I'm really feeling it!
I'm really feeling it!
Illustration for article titled PSA: Bumping Posts and Headers

Hey TAY! I’m just making this post as a quick reminder for posting etiquette and a heads up on some changes with header images starting soon.

Starting with posting etiquette, let me just say that in the past couple of months, there’s been a growing trend of articles getting bumped. It’s not overwhelming, but it has definitely been noticeable. We’ve talked about this topic in the past, but to those of you who might not have known, we’ve asked people not to do this—and for a very specific reason. When you do this, it not only pushes your content above others’, but also prioritizes it above the content of your peers. Frankly, this is not a healthy attitude for anyone to have. It’s not respectful to your fellow writers, and it’s certainly not respectful to the community as a whole.


I understand that are some frustrating times when you’ve just posted something and someone posts their own article shortly after. We’ve all been there. Honestly, though, that’s just bad luck. If you’ve been an author at TAY for a while, it’s unavoidable that it will happen occasionally considering the amount of contributors we have, especially if you post during our peak traffic hours. This is all simply part of being on a community blog.

As a rule of thumb, only repost your content if:

  • It’s an article that’s been updated in a major way
  • It’s a reminder article—like for an event, contest, or review

If you feel unsure as to if your article should be bumped, by all means, please talk to either myself or another admin. We’ll be more than happy to let you know. In addition, I would encourage you all to remember that blips are always an option. Blips, for those of you who don’t know, are simply an article without a title but a paragraph of text posted in the body section.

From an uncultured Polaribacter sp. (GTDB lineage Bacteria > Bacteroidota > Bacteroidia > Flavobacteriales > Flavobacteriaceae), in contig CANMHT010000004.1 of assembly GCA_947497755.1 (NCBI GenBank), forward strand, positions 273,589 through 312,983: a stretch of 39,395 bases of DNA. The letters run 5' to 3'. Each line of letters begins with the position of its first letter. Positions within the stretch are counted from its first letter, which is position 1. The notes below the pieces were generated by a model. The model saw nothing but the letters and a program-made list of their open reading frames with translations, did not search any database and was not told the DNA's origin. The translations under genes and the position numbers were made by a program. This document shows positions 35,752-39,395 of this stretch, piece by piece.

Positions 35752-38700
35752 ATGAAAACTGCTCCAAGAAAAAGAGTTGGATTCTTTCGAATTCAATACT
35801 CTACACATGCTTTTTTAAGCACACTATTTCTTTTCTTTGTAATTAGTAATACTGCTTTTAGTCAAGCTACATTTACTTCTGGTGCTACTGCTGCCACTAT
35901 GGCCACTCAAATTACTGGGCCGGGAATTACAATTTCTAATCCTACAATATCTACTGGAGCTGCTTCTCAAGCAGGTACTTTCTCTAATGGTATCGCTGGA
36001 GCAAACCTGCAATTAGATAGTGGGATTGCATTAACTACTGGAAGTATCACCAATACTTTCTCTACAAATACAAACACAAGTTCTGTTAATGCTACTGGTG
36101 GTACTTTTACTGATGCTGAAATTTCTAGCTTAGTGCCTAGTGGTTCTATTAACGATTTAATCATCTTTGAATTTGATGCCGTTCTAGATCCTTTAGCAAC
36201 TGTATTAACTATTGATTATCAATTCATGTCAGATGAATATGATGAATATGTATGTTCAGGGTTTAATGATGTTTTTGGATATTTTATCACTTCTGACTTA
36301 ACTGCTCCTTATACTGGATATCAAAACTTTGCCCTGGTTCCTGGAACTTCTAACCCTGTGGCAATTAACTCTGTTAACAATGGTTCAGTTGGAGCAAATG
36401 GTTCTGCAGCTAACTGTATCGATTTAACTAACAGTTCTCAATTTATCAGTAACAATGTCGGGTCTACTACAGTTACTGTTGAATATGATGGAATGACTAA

Moving on, I’d like to very quickly let you all know that we’re going to try expanding the types of content that will get recommended media (i.e. “big pictured,” “splashed”). We’ve always had a policy of big-picturing “feature pieces,” but we’re going to be a bit more lenient on what we consider falling into this category and are going to make an active effort to consistently splash these articles.

Of course, this means that if you have an article that you think should fall into this category, be mindful of your header size. Kinja does not have a maximum on the dimensions that your header image can have, but it keeps track of the proportions and will replicate it as such. Images with dimensions that would obviously take up the entire main page should be avoided if possible. Typically, the more horizontally skewed the image is, the better.


As a quick caveat, if you have an article that Kotaku wants to post on the front page, it is my understanding that they often times will ask that we keep the header images for these articles small so it doesn’t disrupt their scheduled outlines. So if you realize that your article mainpaged, but it was unsplashed, know that it was a decision by Kotaku rather than on our side.

That should be about it, everyone. Thanks for sticking with it! Please don’t hesitate to let me know if you have any questions. And as always, you can also contact me on my conTAYct page, through Steam, or via email, which I’ll hand out by request.


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